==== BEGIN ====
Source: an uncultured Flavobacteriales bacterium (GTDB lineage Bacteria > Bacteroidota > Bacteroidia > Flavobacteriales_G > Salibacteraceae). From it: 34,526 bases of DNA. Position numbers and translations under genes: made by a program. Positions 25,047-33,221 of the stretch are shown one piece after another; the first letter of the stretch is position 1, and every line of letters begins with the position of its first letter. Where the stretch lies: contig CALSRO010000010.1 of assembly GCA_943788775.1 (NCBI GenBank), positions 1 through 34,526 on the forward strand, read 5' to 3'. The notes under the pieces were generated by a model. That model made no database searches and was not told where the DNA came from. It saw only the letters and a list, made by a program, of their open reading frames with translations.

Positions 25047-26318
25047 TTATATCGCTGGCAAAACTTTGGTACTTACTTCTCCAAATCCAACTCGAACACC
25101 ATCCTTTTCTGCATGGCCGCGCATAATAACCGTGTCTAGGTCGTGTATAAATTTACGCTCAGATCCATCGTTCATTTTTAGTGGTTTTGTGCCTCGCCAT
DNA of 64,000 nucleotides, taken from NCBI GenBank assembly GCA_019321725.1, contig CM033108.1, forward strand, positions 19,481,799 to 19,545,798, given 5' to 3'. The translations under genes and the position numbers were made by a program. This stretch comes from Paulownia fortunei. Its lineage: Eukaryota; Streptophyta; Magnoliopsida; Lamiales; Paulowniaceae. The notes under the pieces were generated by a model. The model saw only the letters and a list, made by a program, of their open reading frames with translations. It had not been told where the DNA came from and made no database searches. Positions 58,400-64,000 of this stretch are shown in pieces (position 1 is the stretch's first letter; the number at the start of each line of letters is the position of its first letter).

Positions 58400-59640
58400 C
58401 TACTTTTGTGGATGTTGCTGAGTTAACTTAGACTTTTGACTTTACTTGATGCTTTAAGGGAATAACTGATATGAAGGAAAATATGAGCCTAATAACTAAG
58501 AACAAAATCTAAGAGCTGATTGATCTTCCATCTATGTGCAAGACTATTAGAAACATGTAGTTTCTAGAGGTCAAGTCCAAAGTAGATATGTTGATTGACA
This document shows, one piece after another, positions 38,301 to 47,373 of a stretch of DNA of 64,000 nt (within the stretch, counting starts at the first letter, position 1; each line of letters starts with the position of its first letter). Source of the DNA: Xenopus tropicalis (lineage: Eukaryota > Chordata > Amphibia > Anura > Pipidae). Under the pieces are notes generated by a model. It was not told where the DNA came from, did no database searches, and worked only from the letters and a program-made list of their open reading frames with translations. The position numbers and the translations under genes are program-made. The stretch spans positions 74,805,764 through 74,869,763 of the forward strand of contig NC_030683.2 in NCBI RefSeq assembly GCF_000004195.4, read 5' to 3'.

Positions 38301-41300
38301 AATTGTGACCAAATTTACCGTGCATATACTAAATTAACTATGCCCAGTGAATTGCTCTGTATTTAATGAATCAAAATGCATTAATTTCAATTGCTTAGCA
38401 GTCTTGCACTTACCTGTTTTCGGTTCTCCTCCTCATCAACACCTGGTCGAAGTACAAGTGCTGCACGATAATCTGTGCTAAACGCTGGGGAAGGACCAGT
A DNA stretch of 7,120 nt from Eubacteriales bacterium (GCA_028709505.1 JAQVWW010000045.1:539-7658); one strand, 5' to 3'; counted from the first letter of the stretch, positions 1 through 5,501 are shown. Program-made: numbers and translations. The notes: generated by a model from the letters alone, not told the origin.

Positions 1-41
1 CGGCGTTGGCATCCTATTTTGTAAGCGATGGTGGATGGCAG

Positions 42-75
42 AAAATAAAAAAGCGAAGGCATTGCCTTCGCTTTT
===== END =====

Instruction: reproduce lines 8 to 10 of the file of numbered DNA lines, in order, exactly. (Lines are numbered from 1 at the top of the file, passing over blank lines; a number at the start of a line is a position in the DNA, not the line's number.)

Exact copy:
58401 TACTTTTGTGGATGTTGCTGAGTTAACTTAGACTTTTGACTTTACTTGATGCTTTAAGGGAATAACTGATATGAAGGAAAATATGAGCCTAATAACTAAG
58501 AACAAAATCTAAGAGCTGATTGATCTTCCATCTATGTGCAAGACTATTAGAAACATGTAGTTTCTAGAGGTCAAGTCCAAAGTAGATATGTTGATTGACA
This document shows, one piece after another, positions 38,301 to 47,373 of a stretch of DNA of 64,000 nt (within the stretch, counting starts at the first letter, position 1; each line of letters starts with the position of its first letter). Source of the DNA: Xenopus tropicalis (lineage: Eukaryota > Chordata > Amphibia > Anura > Pipidae). Under the pieces are notes generated by a model. It was not told where the DNA came from, did no database searches, and worked only from the letters and a program-made list of their open reading frames with translations. The position numbers and the translations under genes are program-made. The stretch spans positions 74,805,764 through 74,869,763 of the forward strand of contig NC_030683.2 in NCBI RefSeq assembly GCF_000004195.4, read 5' to 3'.